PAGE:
Coal is formed when plant material is subjected to high temperatures and pressures lasting millions of years. Several stages are involved in the formation of coal. These are:
Each successive stage has a lower water content and a higher energy content. This means that when the same quantity of each material is burned, a greater amount of heat is released for each successive stage.
Victorian brown coal has a high moisture content, containing more moisture than black coal – it can contain up to 70 percent water. This high moisture content makes long distance transportation uneconomic and so brown coal is not currently used for export markets. But that doesn’t mean big polluting companies don’t want to try. Check out the story behind our campaign against exporting brown coal here.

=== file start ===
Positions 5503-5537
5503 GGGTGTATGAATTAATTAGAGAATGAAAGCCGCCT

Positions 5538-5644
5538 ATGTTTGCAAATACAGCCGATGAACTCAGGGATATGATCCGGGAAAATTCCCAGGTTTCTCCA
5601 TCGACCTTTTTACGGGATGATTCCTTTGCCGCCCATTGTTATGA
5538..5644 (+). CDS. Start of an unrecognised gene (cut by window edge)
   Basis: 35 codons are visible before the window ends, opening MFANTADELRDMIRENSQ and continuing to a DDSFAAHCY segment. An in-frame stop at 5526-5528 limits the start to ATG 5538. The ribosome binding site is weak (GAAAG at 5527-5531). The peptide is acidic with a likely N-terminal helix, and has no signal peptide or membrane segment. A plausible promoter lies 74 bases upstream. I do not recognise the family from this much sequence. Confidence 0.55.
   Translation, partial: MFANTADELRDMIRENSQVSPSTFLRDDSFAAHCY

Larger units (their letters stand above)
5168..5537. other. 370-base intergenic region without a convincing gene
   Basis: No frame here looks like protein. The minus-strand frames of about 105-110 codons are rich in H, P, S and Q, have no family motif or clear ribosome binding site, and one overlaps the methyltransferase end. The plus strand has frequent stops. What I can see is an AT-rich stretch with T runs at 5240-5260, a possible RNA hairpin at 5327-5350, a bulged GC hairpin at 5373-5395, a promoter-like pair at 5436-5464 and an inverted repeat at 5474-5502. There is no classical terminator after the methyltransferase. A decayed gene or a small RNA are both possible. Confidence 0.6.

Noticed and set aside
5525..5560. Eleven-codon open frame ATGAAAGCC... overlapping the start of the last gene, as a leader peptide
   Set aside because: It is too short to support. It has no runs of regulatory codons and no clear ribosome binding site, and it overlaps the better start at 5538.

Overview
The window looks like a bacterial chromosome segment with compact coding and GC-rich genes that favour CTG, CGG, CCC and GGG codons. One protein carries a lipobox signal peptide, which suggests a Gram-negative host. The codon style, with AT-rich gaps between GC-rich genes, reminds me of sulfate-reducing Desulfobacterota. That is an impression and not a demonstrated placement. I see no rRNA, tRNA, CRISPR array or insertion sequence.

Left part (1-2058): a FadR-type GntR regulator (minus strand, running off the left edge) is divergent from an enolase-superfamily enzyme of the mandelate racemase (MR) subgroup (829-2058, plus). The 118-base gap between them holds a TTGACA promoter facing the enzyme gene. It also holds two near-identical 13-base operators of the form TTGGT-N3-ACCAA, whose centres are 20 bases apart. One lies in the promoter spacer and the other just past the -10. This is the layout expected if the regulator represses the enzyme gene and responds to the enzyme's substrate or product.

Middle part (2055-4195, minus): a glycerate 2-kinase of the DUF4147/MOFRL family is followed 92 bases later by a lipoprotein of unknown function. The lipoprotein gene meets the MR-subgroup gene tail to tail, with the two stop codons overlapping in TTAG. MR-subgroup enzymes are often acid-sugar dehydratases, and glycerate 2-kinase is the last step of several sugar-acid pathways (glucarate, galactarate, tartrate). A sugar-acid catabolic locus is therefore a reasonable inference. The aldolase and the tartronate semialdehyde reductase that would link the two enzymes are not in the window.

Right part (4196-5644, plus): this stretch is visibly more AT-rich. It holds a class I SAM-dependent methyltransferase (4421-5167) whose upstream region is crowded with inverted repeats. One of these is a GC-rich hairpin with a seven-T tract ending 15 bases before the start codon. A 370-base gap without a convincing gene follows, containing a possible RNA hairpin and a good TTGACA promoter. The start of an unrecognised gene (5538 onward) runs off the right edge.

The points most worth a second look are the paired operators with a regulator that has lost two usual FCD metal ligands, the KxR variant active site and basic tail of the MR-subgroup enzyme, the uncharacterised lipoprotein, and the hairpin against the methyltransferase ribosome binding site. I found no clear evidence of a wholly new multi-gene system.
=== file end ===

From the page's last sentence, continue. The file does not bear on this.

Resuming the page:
Brown coal is pulverised and then burned in large-scale boilers. The heat is used to boil water and the steam is used to drive turbines that generate electricity. Brown coal forms the basis for 92 percent of electricity generation in Victoria. More than 65 million tonnes of brown coal are burnt per year in this state.
In fact, we rely on brown coal more now than at any other time since the building of the Snowy Hydro Scheme. Over the last 10 years, Victoria’s reliance on coal has increased – right at the time when we should have been moving away from this polluting energy source towards a cleaner future.
It's time to make the transition from polluting coal to clean, renewable energy. Tell the Turnbull government we need a national plan to phase out coal while supporting affected communities.